Pennant (sports)

From Wikipedia, the free encyclopedia
Jump to: navigation, search
The ritual of hoisting of the premiership flag in Australian sporting culture dates back to 1895 and is an enduring symbol in Australian sporting culture and particularly Australian rules football. "The Flag" is figuratively still as important as "the Cup" in the VFL/AFL long after a premiership trophy was introduced in 1959. This is the premiership flag flown the Carlton Football Club in 1907 for the premiership it won in the 1906 Grand Final.

A pennant is a commemorative flag typically used to show support for a particular athletic team. Pennants have been historically used in all types of athletic levels: high school, collegiate, professional etc. Traditionally, pennants were made of felt and fashioned in the official colors of a particular team.[citation needed] Often graphics, usually the mascot symbol, as well as the team name were displayed on pennants. The images displayed on pennants were either stitched on with contrasting colored felt or had screen-printing. Today, vintage pennants with rare images or honoring special victories have become prized collectibles for sporting enthusiasts. While pennants are typically associated with athletic teams, pennants have also been made to honor institutions and vacation spots, often acting as souvenirs.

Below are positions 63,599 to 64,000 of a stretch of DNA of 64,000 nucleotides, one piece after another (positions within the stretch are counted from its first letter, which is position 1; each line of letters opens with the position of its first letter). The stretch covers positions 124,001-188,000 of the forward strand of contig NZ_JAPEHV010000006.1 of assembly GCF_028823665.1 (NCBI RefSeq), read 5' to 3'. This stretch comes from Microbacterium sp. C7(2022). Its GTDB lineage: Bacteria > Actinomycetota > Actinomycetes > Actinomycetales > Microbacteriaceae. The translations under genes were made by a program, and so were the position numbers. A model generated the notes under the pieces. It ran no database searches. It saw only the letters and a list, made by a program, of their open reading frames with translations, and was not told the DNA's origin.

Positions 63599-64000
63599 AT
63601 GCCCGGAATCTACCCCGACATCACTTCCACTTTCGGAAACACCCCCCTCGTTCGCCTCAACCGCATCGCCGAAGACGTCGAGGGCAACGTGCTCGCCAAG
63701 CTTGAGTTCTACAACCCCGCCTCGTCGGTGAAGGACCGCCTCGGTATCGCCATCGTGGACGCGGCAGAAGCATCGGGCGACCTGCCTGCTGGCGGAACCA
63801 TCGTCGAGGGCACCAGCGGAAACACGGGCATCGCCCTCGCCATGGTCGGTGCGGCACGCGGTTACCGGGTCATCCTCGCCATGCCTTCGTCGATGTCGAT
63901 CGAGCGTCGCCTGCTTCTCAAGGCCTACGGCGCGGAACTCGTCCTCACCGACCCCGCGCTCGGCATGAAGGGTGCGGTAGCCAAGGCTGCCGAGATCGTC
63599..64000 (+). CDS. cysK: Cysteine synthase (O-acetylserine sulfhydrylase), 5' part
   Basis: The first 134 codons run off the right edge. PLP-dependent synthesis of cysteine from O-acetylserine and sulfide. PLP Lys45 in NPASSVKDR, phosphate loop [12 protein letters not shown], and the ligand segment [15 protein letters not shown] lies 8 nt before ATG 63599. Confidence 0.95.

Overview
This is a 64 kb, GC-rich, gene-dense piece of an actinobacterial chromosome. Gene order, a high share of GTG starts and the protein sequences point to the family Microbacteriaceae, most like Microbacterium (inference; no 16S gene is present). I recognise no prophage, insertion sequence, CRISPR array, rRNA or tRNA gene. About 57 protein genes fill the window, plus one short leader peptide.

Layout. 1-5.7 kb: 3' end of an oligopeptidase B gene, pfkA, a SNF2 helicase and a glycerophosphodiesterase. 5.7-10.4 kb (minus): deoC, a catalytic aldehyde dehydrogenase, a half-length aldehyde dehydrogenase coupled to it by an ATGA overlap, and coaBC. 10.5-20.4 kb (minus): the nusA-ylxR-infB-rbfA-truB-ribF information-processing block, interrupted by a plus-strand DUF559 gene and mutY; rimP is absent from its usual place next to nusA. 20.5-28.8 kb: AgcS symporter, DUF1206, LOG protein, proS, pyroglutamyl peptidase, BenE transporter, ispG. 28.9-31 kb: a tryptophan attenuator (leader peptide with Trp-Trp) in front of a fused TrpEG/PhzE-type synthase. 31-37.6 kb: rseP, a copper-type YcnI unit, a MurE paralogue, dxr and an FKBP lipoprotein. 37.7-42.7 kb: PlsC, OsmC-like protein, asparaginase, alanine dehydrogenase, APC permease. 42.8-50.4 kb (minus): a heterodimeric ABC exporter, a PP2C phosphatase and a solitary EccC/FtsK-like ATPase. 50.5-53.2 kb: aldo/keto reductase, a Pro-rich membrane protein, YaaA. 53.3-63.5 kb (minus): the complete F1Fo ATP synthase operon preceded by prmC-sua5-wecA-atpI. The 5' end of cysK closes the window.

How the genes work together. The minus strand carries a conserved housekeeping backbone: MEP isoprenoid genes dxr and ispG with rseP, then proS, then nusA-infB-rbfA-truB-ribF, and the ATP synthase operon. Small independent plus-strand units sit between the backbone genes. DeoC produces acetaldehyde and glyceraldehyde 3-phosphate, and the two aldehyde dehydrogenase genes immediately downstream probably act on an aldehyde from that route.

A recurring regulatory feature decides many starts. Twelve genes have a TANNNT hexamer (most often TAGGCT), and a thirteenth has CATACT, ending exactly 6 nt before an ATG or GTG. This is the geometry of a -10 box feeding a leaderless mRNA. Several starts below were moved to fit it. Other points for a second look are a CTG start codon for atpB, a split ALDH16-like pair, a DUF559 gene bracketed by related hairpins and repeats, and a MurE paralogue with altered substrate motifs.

Pennants as trophies[edit]

In Major League Baseball, a pennant typically refers to such a flag flown specifically by the National League or American League championship team of a given season, or to such a championship itself. The last few weeks of the regular American professional baseball season are known as a pennant race. This is a holdover from the time (pre-1969) when the league championships were determined by the team with the best record at the end of the regular season.

In Australian sports, the term flag is used in the same context. The pennant is waved around in the crowd to show support to the sport team they are cheering for.

See also[edit]